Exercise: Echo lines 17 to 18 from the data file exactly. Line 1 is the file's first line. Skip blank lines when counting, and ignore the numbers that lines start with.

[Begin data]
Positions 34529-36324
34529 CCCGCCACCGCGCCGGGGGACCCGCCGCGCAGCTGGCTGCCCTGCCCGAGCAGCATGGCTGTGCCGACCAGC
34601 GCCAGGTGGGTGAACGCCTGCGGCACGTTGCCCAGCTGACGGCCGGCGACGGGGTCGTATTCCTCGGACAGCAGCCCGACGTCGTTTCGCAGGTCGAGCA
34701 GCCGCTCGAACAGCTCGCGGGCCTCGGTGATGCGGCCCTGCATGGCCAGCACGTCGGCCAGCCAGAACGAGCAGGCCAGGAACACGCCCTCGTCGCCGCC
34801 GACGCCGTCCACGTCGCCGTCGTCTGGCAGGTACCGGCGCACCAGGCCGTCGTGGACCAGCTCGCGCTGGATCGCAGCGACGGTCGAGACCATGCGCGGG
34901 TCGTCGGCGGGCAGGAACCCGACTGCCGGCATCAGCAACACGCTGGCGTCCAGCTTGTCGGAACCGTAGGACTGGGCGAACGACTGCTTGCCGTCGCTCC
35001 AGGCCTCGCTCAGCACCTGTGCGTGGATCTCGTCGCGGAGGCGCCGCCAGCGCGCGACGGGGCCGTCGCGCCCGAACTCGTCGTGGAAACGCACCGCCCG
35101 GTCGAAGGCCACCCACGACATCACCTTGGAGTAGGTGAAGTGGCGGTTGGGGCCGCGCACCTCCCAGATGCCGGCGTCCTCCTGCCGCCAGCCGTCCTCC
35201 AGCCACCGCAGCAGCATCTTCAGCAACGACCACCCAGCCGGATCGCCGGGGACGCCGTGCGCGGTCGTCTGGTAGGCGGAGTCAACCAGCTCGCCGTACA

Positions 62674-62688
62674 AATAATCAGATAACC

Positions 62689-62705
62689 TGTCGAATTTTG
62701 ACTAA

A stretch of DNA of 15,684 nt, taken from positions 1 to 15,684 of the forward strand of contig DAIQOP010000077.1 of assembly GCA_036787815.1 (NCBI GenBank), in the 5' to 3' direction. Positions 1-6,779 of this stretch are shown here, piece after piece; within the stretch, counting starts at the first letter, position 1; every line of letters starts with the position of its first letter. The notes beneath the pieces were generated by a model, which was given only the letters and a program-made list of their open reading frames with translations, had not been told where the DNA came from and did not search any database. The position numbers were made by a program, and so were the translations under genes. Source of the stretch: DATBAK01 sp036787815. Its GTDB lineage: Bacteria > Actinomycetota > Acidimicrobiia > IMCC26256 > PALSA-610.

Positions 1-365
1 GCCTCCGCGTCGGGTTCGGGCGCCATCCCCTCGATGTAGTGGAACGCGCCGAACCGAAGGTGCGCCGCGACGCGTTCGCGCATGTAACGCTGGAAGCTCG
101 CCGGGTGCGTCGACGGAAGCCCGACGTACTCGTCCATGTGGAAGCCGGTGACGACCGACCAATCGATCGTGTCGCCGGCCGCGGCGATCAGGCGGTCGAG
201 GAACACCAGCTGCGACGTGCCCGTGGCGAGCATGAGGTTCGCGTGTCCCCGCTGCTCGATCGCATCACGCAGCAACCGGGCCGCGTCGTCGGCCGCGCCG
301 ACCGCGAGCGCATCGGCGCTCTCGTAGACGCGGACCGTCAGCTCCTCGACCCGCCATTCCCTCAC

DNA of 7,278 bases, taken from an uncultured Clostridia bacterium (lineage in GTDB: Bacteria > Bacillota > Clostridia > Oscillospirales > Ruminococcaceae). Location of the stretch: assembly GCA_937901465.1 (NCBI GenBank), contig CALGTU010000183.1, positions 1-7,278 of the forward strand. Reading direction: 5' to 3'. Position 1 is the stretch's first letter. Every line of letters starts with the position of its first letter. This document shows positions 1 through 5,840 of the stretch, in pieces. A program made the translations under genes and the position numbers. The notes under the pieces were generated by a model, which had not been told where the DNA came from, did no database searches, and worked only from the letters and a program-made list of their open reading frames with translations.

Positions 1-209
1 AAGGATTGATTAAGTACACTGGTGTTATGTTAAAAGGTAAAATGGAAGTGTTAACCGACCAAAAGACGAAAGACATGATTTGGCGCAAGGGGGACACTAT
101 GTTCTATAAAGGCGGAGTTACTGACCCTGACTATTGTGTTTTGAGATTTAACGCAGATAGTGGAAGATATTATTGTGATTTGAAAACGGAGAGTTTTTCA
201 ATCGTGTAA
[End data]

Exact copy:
1 GCCTCCGCGTCGGGTTCGGGCGCCATCCCCTCGATGTAGTGGAACGCGCCGAACCGAAGGTGCGCCGCGACGCGTTCGCGCATGTAACGCTGGAAGCTCG
101 CCGGGTGCGTCGACGGAAGCCCGACGTACTCGTCCATGTGGAAGCCGGTGACGACCGACCAATCGATCGTGTCGCCGGCCGCGGCGATCAGGCGGTCGAG